And suddenly, out of the blue, she got a call from the Home Office. Taken aback by the online response, she was offered a review of the case. That was on November 28th, at which point they said it would take three weeks. When I spoke to Miller on Monday, she was still waiting.

In the mean time, they have agreed to halt proceedings against her. But they neglected to inform anyone.

On Christmas day, Capita Business Services wrote to Miller on behalf of Home Office saying she needed to present a ticket out the UK by January 2nd or she was in trouble. In this context, trouble means you can be taken to a detention facility.

She informed the Home Office of the confusion, but last Monday Miller got another letter from Capita saying they hadn't received her ticket and that they were starting proceedings against her. The Home Office assured her they would get Capita to stop, but Miller is not exactly bursting with confidence. There has been a breakdown in communication between the two departments and there's no telling if the Home Office orders will get through.

"The feeling you get is of being a pariah," she says.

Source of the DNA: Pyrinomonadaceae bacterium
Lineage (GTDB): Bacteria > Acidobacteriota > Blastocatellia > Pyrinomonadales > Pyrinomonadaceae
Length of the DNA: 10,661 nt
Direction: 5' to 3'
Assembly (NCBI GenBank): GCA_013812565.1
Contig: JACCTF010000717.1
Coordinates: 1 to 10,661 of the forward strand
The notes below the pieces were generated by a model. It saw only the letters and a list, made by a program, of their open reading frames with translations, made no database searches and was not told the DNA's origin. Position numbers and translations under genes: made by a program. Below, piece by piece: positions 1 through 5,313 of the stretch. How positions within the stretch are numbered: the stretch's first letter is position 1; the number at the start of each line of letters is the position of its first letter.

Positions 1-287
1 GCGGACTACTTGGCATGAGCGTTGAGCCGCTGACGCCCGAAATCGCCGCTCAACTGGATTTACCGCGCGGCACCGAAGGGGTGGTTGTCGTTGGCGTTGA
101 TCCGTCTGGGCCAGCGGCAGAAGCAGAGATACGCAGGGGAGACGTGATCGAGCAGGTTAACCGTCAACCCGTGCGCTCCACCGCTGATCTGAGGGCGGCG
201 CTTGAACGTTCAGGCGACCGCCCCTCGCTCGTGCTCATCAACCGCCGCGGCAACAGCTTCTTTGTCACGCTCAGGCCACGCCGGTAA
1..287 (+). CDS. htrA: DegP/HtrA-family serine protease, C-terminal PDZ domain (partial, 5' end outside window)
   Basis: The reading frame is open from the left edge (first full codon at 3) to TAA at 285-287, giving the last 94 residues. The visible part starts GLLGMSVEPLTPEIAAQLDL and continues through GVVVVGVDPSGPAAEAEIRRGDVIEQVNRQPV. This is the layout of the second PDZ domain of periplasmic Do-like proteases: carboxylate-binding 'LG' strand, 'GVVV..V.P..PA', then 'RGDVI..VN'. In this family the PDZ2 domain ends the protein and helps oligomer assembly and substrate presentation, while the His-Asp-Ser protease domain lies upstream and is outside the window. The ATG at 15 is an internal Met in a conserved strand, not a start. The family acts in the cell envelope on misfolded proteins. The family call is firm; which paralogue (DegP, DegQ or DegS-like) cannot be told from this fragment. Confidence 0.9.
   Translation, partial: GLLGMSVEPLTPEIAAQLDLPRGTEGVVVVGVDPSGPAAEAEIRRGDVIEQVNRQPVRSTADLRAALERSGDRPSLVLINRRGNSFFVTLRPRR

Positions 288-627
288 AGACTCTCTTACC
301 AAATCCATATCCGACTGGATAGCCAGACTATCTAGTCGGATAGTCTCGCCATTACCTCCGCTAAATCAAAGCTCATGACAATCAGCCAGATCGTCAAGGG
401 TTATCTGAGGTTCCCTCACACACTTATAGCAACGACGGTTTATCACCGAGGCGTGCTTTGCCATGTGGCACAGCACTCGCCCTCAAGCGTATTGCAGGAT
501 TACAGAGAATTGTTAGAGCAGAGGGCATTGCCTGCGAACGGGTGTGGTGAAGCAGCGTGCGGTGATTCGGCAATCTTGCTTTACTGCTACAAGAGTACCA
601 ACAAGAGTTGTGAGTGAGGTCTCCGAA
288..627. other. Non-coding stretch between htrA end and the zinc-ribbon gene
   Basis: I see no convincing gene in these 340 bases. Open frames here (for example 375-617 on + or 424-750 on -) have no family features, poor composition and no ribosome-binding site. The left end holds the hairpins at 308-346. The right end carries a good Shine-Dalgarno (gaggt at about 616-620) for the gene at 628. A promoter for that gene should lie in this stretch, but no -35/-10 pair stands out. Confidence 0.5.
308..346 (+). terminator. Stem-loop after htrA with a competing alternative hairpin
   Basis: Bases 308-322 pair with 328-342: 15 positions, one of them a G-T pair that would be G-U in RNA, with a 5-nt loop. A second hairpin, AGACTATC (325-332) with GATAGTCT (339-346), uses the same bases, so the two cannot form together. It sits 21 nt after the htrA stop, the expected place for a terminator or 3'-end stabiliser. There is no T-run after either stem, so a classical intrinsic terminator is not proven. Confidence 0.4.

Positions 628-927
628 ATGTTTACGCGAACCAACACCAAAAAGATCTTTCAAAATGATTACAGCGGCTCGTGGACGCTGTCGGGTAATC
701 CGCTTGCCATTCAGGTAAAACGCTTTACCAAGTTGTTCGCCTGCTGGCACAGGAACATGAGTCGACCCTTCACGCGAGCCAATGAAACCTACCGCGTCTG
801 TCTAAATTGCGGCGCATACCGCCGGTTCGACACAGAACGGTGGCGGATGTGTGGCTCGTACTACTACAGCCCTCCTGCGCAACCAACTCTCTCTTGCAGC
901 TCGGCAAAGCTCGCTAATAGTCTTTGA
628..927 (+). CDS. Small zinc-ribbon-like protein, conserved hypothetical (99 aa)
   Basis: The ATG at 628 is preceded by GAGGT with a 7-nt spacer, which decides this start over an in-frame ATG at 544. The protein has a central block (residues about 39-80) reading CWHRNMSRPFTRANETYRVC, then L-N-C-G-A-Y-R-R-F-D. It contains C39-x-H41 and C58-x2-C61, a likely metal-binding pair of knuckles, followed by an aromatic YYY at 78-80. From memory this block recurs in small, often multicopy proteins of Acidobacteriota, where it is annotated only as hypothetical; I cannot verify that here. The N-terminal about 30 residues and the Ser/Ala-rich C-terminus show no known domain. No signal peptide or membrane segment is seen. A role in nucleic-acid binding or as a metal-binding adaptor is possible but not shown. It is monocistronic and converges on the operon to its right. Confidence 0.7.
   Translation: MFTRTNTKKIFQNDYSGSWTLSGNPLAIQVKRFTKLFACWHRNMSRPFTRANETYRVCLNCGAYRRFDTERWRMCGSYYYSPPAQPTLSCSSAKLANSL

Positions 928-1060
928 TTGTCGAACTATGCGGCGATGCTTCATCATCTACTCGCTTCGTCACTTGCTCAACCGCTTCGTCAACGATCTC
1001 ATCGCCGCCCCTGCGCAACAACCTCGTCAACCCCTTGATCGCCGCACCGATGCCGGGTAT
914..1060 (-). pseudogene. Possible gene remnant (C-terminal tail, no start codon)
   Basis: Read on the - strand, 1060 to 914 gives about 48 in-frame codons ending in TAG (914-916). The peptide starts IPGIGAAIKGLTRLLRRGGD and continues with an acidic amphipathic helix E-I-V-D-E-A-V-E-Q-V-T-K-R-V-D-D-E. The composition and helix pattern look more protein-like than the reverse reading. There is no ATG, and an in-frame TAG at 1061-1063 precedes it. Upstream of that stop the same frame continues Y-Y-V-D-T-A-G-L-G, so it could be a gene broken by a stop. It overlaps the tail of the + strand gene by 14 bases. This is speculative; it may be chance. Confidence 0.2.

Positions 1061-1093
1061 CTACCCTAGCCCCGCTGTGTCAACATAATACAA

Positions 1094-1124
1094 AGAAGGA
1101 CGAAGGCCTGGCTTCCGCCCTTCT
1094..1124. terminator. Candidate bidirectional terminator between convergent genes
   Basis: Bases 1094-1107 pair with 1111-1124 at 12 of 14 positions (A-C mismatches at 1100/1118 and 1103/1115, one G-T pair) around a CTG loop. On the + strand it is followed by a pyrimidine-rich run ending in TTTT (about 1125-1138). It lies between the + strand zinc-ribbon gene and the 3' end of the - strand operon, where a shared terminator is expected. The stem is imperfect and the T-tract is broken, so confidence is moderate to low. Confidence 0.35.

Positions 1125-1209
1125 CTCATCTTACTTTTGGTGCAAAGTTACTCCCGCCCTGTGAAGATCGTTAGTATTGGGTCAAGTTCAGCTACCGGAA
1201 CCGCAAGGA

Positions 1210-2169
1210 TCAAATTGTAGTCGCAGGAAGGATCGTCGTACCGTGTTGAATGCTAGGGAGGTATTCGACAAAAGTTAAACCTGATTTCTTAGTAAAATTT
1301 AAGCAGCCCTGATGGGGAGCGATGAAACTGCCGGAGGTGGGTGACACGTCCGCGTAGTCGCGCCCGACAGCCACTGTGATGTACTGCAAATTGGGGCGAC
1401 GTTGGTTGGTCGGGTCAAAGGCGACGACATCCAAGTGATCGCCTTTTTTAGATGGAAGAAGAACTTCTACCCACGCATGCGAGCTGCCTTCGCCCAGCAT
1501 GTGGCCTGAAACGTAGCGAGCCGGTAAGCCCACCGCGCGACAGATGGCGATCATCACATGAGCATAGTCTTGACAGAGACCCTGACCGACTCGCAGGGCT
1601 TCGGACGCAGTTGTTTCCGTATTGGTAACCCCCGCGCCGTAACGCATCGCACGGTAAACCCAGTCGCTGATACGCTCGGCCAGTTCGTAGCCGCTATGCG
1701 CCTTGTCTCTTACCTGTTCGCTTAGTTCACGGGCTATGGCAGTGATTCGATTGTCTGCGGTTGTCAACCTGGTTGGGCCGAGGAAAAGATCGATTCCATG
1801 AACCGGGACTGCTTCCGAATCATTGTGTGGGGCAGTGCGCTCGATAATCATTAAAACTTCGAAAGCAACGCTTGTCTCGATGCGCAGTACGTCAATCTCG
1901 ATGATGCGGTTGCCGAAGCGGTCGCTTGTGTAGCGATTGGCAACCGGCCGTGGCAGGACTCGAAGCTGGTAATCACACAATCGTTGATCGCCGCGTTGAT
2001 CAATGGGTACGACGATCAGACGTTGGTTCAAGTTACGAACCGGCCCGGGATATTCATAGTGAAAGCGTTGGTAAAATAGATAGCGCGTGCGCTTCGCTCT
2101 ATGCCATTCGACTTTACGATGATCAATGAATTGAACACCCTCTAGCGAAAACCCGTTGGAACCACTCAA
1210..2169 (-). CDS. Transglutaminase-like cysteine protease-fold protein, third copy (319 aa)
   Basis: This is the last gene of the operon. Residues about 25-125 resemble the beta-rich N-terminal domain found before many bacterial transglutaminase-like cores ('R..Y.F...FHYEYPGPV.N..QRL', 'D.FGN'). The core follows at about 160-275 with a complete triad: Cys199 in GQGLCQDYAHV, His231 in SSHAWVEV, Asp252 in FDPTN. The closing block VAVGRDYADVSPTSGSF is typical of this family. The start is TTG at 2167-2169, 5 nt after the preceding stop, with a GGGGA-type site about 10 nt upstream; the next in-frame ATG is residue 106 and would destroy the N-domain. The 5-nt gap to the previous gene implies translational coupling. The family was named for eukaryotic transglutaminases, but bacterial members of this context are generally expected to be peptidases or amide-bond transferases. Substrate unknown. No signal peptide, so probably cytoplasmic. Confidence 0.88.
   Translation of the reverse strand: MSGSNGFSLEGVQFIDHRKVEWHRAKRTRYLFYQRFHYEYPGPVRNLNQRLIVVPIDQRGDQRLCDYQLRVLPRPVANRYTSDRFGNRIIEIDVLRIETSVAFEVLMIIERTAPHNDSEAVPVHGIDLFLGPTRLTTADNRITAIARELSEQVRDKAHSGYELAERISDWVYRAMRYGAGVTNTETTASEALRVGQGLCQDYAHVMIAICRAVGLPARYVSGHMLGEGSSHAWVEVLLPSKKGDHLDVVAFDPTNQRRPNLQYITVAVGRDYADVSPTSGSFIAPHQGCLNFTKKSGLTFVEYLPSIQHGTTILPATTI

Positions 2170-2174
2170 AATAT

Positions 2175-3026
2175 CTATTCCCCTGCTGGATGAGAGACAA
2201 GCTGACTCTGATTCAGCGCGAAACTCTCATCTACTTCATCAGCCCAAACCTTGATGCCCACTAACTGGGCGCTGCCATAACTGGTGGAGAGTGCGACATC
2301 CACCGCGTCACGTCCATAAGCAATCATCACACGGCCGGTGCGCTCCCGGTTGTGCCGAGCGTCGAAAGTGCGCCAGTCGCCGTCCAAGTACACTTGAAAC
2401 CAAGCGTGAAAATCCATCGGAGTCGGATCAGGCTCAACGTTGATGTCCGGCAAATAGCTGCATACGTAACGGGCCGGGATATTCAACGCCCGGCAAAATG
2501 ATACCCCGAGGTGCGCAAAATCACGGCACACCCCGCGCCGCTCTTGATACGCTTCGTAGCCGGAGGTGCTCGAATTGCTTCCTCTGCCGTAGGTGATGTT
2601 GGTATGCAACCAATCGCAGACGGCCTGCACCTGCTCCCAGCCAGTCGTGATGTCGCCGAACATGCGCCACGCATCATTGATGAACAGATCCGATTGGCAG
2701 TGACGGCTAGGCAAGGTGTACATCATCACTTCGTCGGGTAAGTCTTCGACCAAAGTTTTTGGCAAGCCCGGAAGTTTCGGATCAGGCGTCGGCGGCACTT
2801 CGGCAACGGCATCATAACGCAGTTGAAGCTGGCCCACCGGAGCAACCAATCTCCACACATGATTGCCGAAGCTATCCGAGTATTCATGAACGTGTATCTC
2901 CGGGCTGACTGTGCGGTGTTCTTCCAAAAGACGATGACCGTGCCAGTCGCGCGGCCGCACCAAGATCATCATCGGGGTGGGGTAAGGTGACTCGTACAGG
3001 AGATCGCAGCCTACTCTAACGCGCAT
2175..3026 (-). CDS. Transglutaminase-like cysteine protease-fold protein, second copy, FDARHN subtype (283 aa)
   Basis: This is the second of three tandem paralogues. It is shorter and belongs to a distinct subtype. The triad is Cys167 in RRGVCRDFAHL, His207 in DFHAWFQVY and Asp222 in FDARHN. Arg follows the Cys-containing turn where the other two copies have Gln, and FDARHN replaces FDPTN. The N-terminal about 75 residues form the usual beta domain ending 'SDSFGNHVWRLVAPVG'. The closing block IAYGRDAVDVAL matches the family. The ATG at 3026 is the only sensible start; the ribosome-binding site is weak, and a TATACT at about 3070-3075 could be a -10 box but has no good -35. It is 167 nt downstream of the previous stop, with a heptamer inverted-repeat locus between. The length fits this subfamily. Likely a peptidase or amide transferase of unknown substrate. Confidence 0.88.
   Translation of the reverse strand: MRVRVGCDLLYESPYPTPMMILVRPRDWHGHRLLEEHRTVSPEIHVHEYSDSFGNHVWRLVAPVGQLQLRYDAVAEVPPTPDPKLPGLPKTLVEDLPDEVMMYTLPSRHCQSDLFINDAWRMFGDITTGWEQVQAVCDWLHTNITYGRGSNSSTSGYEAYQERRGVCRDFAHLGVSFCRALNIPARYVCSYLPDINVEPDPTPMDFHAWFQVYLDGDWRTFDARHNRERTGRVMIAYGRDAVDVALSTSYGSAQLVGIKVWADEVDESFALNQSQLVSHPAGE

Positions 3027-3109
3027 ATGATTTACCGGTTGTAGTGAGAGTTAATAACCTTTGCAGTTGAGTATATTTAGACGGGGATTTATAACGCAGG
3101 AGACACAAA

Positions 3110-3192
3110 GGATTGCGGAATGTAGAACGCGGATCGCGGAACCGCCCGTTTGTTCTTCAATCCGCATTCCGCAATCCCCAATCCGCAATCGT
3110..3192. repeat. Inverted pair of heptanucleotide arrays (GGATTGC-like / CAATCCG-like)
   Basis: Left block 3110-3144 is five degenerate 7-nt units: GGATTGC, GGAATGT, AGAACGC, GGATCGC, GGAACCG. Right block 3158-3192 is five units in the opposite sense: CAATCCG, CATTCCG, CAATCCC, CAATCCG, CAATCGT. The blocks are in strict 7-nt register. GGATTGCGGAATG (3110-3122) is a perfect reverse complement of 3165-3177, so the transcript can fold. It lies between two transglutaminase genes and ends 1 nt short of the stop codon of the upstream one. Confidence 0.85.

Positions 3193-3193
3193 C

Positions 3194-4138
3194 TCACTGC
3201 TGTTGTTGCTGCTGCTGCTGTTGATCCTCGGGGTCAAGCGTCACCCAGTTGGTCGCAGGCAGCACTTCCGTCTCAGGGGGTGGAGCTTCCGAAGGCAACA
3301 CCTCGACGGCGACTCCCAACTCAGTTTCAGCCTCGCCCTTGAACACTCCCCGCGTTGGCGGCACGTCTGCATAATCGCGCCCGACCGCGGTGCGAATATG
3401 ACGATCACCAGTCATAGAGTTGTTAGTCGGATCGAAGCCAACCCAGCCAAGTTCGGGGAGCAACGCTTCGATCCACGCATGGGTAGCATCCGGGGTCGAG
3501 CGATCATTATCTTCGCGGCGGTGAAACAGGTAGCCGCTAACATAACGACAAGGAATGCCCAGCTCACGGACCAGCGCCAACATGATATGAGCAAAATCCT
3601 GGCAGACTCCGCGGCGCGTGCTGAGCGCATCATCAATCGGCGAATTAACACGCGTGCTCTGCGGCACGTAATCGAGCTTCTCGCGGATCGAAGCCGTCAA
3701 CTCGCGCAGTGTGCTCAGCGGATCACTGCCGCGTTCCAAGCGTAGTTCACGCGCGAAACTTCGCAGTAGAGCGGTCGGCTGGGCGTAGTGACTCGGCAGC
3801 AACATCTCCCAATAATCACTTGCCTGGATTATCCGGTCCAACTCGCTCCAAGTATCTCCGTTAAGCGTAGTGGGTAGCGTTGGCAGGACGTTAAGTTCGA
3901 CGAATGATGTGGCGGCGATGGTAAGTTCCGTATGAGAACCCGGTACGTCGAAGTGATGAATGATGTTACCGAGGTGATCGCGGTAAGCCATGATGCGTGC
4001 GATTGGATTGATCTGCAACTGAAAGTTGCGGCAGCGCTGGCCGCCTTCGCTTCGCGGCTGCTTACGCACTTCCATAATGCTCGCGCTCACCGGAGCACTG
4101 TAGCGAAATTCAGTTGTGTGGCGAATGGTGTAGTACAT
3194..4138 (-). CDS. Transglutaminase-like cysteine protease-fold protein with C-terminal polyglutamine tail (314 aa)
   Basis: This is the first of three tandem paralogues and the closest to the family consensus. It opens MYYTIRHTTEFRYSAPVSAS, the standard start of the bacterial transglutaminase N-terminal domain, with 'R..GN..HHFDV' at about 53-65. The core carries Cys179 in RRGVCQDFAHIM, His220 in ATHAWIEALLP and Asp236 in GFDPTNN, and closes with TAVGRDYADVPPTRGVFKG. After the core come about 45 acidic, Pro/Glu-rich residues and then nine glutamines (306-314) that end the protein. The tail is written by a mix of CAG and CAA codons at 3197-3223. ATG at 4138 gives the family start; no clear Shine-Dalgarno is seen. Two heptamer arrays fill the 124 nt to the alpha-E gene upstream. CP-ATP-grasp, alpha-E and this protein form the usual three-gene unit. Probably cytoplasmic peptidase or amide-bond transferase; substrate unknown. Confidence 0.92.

"The word immigrant…" She pauses. There's a short silence. "How it's being used now… Like it's something dirty.

"There's this feeling that somehow you have to keep proving yourself all the time. That you've got to be worthy. It's just so hard. It's so hard."

Miller is still waiting to find out what will happen to her. This is her immigrant story.

Update: On January 27th, 2014, Miller was rejected again by UKBA and given removal orders.

Update 03/02/2015: Miller has now been granted a visa to stay in the UK. Following an appeal at Hatton Cross immigration tribunal, it was ruled that her contributions to the UK and the NHS "amount to compelling and exceptional circumstances warranting consideration outside of the rules". Judge Raymond added it "would be disproportionate and not justified by any legitimate public interest in the maintenance of immigration controls" if Miller were removed from the country. The Independent has the full story.